The European Steel Technology Platform (ESTEP) is highly involved in steelmaking decarbonisation and promotes activities to support the transition towardsC-lean steel production by hydrogen application. In addition, knowledge dissemination, experts brainstorming and discussion for addressing existing issues and gaps related to C-lean steelmaking and hydrogen exploitation are considered fundamental by ESTEP, who organised in autumn 2022 the second edition of a thematic conference to discuss the role of hydrogen for a sustainable steelmaking process. The 3 days conference, entitled “H2 for Green Steel” was hosted by Air Liquide in the Innovation Campus Paris Air Liquide, close to Versailles in France. The first day was dedicated to a visit to the Air Liquide Normandie hydrogen production plant, while in the other two days a total of 30 presentations, opening and keynote lectures were provided by expert researchers in the field coming both from steelmaking, hydrogen, refractories industries as well as from plant and technology providers, and academia. Each session included interactive discussions between lecturers and audience favouring the brainstorming. In addition, the conference was opened by the appreciated and interesting lectures of ESTEP Secretary and European Commission Clean Planet Partnerships Manager.
The present special issue collects a selection of the themes discussed during the above-mentioned Conference, which were provided on a voluntary basis by the authors and passed a further peer-reviewing stage. Therefore, the focus is on hydrogen usage, related challenges, and gaps to be filled for contributing to the decarbonisation of the steelmaking process.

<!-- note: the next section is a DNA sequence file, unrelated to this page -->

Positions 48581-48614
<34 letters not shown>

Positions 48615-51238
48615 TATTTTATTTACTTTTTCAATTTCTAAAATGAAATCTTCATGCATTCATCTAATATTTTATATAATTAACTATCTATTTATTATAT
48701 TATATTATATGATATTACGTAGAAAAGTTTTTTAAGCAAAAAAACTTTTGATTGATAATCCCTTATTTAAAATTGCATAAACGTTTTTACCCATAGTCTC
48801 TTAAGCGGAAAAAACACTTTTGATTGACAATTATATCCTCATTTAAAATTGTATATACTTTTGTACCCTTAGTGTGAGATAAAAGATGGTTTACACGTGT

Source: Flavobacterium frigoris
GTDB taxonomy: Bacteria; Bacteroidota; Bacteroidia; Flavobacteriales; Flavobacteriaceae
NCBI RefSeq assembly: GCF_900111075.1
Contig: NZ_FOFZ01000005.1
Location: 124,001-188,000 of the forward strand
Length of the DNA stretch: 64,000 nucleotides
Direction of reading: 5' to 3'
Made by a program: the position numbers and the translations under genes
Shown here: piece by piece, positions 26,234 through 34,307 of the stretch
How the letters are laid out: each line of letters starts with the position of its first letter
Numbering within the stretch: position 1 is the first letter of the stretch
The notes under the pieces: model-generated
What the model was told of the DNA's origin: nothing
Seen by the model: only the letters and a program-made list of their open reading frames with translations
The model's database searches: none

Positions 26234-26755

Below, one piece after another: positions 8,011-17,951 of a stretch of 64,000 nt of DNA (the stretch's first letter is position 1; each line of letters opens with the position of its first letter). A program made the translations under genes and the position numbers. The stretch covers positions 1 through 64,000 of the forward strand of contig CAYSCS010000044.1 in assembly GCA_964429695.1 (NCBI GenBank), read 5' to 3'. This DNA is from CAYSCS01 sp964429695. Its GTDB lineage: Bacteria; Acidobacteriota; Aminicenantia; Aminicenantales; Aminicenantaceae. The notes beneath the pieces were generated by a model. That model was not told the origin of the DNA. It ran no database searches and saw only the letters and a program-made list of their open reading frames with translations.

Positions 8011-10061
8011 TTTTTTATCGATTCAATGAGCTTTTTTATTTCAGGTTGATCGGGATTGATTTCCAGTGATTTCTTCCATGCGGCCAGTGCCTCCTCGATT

Noteworthy a deep investigation of available press and literature articles on hydrogen usage in steelmaking is provided in the paper entitled “Net-zero transition in the steel sector: beyond the simple emphasis on hydrogen, did we miss anything?”. Its main aim is to highlight the current state of the art and the emphasis on the hydrogen topic and to analyse what are the important issues still rarely discussed (e.g. iron ores for H2-DR, carbon to be fed, shaft design, refractories in the new reactors, etc.) that are however fundamental to be addressed to allow the Hydrogen application in the steel sector and the C-lean steelmaking transition in a reasonable time horizon and without having to deal with overlooked problems. In addition, extra-European countries roadmaps are introduced showing similarities and differences with respect to EU, and highlighting how different parallel process routes will be developed in the upcoming years.